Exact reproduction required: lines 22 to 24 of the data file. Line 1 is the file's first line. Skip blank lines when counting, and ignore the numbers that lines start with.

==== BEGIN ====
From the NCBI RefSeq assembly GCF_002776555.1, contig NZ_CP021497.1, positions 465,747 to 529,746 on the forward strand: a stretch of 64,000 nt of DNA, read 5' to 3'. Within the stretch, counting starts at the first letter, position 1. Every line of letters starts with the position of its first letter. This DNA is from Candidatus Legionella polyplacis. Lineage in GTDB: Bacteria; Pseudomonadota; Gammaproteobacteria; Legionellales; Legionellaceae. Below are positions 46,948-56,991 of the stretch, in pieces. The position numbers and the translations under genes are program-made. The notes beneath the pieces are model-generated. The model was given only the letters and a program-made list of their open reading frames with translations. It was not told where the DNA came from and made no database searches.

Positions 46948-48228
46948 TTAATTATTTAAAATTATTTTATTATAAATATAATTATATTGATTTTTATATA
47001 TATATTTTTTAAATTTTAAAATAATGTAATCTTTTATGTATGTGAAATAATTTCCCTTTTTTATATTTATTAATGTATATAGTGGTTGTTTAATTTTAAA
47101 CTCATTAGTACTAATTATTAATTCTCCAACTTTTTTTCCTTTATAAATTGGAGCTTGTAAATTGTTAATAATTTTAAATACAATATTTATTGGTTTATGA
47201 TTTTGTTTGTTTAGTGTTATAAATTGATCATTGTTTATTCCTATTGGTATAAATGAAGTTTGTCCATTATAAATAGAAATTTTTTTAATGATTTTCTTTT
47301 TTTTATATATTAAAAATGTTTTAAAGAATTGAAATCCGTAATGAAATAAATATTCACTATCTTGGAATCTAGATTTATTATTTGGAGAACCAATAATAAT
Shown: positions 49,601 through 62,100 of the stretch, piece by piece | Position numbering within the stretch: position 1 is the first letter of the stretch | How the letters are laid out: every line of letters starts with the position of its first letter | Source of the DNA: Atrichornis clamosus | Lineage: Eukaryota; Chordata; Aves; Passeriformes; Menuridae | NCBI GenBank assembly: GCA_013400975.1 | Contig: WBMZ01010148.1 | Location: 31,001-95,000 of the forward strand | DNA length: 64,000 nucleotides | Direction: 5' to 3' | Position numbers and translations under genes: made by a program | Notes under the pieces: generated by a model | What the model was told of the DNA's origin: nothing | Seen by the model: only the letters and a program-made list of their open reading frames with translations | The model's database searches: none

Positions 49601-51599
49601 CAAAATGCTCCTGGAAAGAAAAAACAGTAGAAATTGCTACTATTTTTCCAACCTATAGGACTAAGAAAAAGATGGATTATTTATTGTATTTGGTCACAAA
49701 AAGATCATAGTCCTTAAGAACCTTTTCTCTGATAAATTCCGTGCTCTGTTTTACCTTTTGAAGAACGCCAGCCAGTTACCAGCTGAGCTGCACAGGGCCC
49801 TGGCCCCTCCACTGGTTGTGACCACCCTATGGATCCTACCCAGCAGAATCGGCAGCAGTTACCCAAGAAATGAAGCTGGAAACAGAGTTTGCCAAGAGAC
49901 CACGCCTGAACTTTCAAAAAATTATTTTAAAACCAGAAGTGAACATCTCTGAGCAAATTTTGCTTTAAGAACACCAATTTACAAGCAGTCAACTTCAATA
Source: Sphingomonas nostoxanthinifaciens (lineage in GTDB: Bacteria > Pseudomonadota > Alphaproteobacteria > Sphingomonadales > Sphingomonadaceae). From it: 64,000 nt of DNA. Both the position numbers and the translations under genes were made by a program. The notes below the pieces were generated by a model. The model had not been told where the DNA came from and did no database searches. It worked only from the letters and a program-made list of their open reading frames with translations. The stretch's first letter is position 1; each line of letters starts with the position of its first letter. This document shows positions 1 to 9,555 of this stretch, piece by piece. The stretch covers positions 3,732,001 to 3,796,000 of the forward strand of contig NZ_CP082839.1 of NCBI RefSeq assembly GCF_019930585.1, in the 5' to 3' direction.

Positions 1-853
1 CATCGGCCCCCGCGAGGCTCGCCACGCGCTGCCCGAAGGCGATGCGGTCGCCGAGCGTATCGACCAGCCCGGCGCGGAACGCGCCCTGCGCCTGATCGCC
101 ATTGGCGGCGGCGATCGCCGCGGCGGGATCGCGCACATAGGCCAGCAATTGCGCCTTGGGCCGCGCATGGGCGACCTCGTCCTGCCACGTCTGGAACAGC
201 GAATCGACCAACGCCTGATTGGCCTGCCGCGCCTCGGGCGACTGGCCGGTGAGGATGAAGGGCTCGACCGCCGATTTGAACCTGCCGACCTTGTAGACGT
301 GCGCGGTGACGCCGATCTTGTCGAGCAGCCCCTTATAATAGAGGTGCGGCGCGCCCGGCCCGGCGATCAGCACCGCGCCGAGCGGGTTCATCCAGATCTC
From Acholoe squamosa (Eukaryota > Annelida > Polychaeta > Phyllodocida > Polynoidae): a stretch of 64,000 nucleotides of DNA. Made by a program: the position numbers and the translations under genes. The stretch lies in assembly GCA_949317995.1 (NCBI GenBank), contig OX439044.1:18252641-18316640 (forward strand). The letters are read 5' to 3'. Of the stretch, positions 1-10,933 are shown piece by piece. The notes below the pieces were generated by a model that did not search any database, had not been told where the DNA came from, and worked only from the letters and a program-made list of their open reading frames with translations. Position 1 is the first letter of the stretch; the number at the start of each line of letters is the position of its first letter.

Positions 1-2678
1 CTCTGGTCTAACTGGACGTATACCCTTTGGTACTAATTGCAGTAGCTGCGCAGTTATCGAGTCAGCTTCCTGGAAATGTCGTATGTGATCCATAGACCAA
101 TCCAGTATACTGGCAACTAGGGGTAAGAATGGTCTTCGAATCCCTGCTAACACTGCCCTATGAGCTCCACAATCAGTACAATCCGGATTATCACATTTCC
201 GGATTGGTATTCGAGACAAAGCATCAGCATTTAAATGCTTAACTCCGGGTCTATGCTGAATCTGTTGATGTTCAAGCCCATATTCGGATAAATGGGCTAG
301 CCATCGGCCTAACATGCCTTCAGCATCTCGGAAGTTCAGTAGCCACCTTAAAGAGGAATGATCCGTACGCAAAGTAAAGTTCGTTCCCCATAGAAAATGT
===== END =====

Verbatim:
1 CTCTGGTCTAACTGGACGTATACCCTTTGGTACTAATTGCAGTAGCTGCGCAGTTATCGAGTCAGCTTCCTGGAAATGTCGTATGTGATCCATAGACCAA
101 TCCAGTATACTGGCAACTAGGGGTAAGAATGGTCTTCGAATCCCTGCTAACACTGCCCTATGAGCTCCACAATCAGTACAATCCGGATTATCACATTTCC
201 GGATTGGTATTCGAGACAAAGCATCAGCATTTAAATGCTTAACTCCGGGTCTATGCTGAATCTGTTGATGTTCAAGCCCATATTCGGATAAATGGGCTAG